Doctoral Research

Bill Johnstone completed his Ph.D. in Civil Engineering at the University of British Columbia in 2012. Drawing from his Systems Design Engineering background and his work with a broad range of clients, his research developed life safety analysis methods that could be used to help stakeholders assess the effectiveness of proposed mitigations and emergency response plans for extreme hazards such as dam failures, levee failures, tsunami, and industrial/ nuclear/ biological accidents. Below you can find an abstract, a link to his dissertation and other materials.

Abstract

Rapid-Onset, High-Intensity hazards such as dam failures, tsunami, flash floods, volcanic lahars, urban-wildland interface fires and industrial accidents can produce catastrophic mortality for Populations at Risk (PAR). Governments, local communities and other stakeholders can use risk management, sustainable hazards mitigation and emergency/disaster management processes before an event to establish a Community Protection System (CPS) to protect the PAR. A CPS is a system-of-systems that combines the capabilities of the natural, critical infrastructure and social infrastructure environments. Since a CPS can be expensive to establish and maintain, and since there can be many uncertainties associated with system performance, there is a need to develop reliability-based Life Safety Measures that can be used to analyse and rank alternatives, to optimize designs and to inform stakeholders. Forensic datasets that describe historic disaster outcomes generally cannot support the process of loss and survival estimation; therefore, analytical and simulation-based methods must be used to develop synthetic CPS performance data. Life Safety can be assessed using two limit state equations that assess the sufficiency of time and the sufficiency of protection offered to individuals in the hazard impact zone. These equations consider causal event chains, spatial pathways, network interdependencies, management decisions, differential vulnerabilities, individual decisions and emergent/non-linear systems behaviours. The performance estimates can be estimated and visualized using a Life Safety Performance Space and a time-dependent Life Safety State Space. A Systems Modelling Framework is developed to guide the integration of the analytical and systems simulation models used to estimate mortality and survival. The framework combines concepts from systems engineering, systems safety, Geographic Information Systems, systems simulation, critical infrastructure modelling, hazards research and disaster research. The resulting probabilistic-causal-quantitative framework provides a basis for developing estimates that are transparent and defensible. Detailed theoretical formulations of the Systems Modelling Framework and the Life Safety Measures are developed. A series of hypothetical examples are used to demonstrate the methods. Applications are developed for tsunami preparedness and dam safety at the macro-, meso- and micro-resolutions. The tsunami example considers the Cascadia Subduction Zone tsunami hazard. The dam safety examples consider the St. Francis and Malpasset Dam Failures.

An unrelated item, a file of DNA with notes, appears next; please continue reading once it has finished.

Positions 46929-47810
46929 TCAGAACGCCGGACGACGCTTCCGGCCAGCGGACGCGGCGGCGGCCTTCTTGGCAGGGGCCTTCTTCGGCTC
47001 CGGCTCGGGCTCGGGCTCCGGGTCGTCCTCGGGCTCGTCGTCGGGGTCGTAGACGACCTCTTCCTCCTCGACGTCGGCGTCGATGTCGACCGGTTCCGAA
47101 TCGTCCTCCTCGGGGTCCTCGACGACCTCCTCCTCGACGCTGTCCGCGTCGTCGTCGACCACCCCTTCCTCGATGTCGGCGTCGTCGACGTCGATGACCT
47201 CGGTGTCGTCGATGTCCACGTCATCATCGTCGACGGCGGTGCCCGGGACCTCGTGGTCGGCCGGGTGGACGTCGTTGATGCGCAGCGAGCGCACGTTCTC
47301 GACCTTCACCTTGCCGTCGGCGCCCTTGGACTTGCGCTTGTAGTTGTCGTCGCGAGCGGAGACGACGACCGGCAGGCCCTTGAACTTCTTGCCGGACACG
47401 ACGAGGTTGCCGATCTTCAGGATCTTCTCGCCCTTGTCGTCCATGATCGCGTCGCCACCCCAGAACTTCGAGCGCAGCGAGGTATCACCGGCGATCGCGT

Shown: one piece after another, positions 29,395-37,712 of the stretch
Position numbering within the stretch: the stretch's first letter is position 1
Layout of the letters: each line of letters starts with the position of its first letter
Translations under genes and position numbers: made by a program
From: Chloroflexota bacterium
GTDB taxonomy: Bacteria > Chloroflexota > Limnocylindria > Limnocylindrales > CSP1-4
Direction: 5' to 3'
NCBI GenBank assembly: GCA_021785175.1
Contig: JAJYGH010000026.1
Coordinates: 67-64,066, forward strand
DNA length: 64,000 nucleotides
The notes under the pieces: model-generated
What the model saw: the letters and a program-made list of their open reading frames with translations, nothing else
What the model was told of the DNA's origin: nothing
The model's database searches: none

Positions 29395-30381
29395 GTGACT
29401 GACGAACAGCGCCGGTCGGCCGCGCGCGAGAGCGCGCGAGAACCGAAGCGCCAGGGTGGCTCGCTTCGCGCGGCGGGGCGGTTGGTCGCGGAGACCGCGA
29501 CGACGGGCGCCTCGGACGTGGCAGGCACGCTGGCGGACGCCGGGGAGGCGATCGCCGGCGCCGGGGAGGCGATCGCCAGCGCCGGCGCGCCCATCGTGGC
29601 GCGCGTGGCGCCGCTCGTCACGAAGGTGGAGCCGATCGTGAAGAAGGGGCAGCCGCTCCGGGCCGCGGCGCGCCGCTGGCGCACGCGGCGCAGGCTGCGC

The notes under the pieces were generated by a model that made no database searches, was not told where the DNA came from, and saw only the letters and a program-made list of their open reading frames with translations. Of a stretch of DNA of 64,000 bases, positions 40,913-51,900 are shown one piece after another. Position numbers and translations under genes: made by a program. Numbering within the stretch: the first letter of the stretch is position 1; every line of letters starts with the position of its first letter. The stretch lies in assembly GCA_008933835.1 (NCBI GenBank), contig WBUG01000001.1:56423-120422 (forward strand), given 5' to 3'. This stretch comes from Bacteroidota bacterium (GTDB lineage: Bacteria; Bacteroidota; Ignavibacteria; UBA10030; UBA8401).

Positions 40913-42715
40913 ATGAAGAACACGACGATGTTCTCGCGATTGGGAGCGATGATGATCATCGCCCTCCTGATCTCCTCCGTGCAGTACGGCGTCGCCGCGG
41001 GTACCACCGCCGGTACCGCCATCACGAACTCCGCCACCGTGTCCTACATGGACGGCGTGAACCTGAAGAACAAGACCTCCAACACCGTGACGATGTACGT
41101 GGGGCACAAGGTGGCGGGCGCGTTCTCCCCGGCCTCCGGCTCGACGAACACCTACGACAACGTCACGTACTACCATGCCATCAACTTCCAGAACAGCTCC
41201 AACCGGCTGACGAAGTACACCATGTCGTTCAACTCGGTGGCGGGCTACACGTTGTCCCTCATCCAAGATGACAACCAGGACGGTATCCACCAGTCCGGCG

Supervisor

Dr. Johnstone's supervisor was Dr. Barbara Lence. Click here to view her UBC profile.




Academic Scholarships, Collaborations and Financial Support

Academic Scholarships

Research Collaborations and Support

Financial Support

  • BC Hydro and Power Authority
  • Emergency Management British Columbia
  • NSERC Collaborative Research and Development Grant
  • Geomatics for Informed Decisions, an NSERC Centre of Excellence



Three Minute Thesis Poster



Wordle


Snapshot of Malpasset Evacuation Simulation



Tofino Tsunami Inundation Model



Life Safety Performance Measures



Three Minute Thesis